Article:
When it comes to Internet hoaxes, the sky's not the limit. In fact, space is now a popular topic for these foolish postulations, and the space hoax du jour — or perhaps more accurately de la nuit — involves our famous red neighbor, Mars.

The "Mars Hoax" claims that on the night of Aug. 27, Mars will appear as large as the moon in the sky. Sorry, stargazers, but this isn't the case; it's a concept that the Internet won't let die. A message dubbed the "Mars Spectacular" email has been circulating since 2003, making claims about Mars's appearance in the sky. Variations on the email's content have appeared and been widely shared around the Web, on Facebook and other social media.

The writer of the original email is unknown. (One theory is that the writer was an enthusiast who was simply trying to generate interest in amateur astronomy.) A closer look at the email shows the writer is not entirely at fault for the misinformation. The email claims that with a "modest 75-power modification," Mars would look as big as the moon. The excerpt reads:

"The encounter will culminate on August 27th when Mars comes to within 34,649,589 miles (55,763,108 km) of Earth and will be (next to the moon) the brightest object in the night sky. It will attain a magnitude of –2.9 and will appear 25.11 arc seconds wide. At a modest 75-power magnification, Mars will look as large as the full moon to the naked eye."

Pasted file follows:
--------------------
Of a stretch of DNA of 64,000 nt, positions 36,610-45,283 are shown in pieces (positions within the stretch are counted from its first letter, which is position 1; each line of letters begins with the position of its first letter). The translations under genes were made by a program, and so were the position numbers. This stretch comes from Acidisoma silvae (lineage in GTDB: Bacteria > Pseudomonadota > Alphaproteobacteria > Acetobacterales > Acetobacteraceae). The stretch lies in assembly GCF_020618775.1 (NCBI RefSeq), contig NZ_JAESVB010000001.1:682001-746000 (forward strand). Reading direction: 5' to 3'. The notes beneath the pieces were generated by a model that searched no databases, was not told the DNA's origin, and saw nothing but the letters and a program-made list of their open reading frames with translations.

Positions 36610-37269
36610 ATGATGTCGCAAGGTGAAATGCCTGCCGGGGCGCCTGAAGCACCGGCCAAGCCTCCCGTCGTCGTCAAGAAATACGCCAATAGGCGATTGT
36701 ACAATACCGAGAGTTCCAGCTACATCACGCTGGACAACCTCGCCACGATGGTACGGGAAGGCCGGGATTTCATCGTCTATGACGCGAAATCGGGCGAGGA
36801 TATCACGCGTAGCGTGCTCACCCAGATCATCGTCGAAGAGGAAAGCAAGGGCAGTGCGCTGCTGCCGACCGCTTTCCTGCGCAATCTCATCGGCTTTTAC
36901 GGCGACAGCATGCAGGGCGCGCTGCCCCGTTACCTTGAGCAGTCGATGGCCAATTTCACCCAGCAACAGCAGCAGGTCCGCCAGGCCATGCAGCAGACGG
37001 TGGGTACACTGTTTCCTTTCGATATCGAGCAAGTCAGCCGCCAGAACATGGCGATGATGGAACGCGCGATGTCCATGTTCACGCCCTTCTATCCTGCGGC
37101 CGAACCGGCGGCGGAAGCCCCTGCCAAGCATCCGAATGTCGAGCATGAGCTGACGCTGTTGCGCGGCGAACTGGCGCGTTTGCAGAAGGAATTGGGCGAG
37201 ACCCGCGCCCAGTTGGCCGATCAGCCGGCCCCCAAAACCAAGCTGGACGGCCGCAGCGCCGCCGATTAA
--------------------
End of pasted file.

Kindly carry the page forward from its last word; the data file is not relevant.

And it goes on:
So it would seem that the wording and poor reading comprehension are to blame. The assumption was made, and then widely spread, that Mars would look as large and nearly as bright as the moon. Readers and re-sharers neglected to take the 75-power modification to heart, and the assumption became that Mars would look as big as the moon without any amplification at all — but no dice. Even though this false theory has been debunked many times over the years, the Mars Hoax has uncanny staying power. It's a safe bet that 2015 isn't the last time we'll be talking about the appearance of a super-Mars.

Land of exaggeration

This isn’t the only hoax linked to the Red Planet. There have always been outlandish theories about Mars, but the pace of them has quickened since the Mars rovers began snapping photos of the planet. For example, there is no evidence of an alien woman on Mars. An Imperial-class Star Destroyer from "Star Wars" did not crash-land on the Red Planet, and there are no pyramids on Mars either. And no crabs. But on the bright side, there might be water on Mars, and that news is splashier than any Internet hoax.

Don't fall for the 'Mars Hoax' tonight
A misread 2003 email has lead to an annual misconception about Mars's size in the night sky.